Eating crow and others hazards of punditry

November 16, 1994|By Mona Charen

Unfortunately for pundits like me, there is no such thing as quality control. We predict things with the most serene condidence and, when proven dead wrong, sail on to the next issue, unchastened and unapologetic.

Well, I would like to take a turn eating humble pie about my wrong predictions for this past election. I wrote, nine days before the election, that "the passionate conservatives -- (Rick) Santorum, Jeb Bush, John Kyl and many others will not suffer [Mitt] Romney's fate. Oliver North will win by a comfortable margin -- the quaking of liberal Republicans notwithstanding."

Oops. Oliver North was defeated. As was Jeb Bush. The North loss, in retrospect, is understandable. His own people cite the Nancy Reagan attack as the straw that broke the camel's back. After her remarks, Oliver North's poll numbers began to deflate.

The Virginia race suffered almost from the start from an excess of personality. Unlike so many of the races in the rest of the country, Virginia's Senate contest was not about the size or scope of the federal government, it wasn't about values, and it wasn't about taxes. It was about which candidate was the less contemptible reprobate. With the late hits Mr. North suffered at the hands of Republicans, it became about him. And that sank him.

The Jeb Bush loss in Florida is harder to understand. He is a wonderful campaigner with an unblemished personal profile who is unafraid of taking brave stands. When he was asked what his election would do for racial minorities (among whom we would have to count his own children, who are half-Hispanic), he said "probably nothing," meaning that the government would step aside and let people do things for themselves. Still, it was the kind of thing one just didn't say in politics until 1994.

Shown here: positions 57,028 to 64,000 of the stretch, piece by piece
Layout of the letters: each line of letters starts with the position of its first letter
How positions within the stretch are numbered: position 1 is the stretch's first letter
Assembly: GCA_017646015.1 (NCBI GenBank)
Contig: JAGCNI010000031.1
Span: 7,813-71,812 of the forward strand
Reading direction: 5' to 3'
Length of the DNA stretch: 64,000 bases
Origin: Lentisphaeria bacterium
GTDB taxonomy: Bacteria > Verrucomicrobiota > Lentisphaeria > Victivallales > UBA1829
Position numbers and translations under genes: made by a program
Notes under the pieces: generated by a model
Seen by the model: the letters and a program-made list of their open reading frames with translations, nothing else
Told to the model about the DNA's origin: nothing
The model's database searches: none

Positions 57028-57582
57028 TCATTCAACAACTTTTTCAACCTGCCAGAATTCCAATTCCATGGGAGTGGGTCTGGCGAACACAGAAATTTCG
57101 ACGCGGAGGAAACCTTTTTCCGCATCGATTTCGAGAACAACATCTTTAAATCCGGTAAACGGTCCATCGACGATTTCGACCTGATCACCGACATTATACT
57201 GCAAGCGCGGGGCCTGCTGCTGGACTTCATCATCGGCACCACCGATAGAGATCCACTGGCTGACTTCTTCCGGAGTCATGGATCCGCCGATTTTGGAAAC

In light of the tide that swept conservatives into office throughout the country, the Florida race cries out for a post-mortem. Was it Jeb Bush's endorsement of school choice, even including private schools, that spooked voters? Or was it the unfortunate spot featuring a grieving woman who blamed Gov. Lawton Chiles for the fact that her son's killer remained well-fed on death row?

Democrats cry foul when Republicans use their softness on crime against them. But it is a fair political issue. If, because his conscience forbids it, Gov. Mario Cuomo, for example, declines to sign any death warrant (as he did), the voters of New York are within their rights to say, "You are entitled to your conscience. But you are not entitled to the governorship of New York in perpetuity."

On the other hand, voters know that the court system is obese and ungainly. They understand that murderers are not executed until every conceivable appeal has been lodged, docketed, heard and denied. It may be that in Florida, they concluded that Lawton Chiles was not directly to blame for that particular mother's anguish, and they sent a message to Jeb Bush saying, "Don't play upon our emotions that way." It bears examination.

Enough humble pie. I was right about the drift of the country and right that the voters would "deliver a much-needed correction to the ruling Democratic elites."

Now the question is: Will Republicans have the courage to be bold? The country is probably way ahead of the politicians right now. The voters sent an arrow right to the heart of the sclerotic state built up by Democrats for 40 years. Thorough reform is possible today in ways that were utterly unthinkable one week ago. Be brave, Republicans. Do we really need a federal Department of Education? It was Jimmy Carter's gift to the teachers unions. Abolish it, and give the money back to the states.

This transition should simultaneously fulfill the people's wishes and educate them about the leviathan their taxes have been supporting. Expose the $15 billion job training fraud, the $6 billion export-import bank and the rest. And don't be afraid of Social Security or Medicare. If properly approached, even beneficiaries of those programs are prepared to take less. Everything depends upon Republican leadership. It is a golden moment.

Mona Charen is a syndicated columnist.

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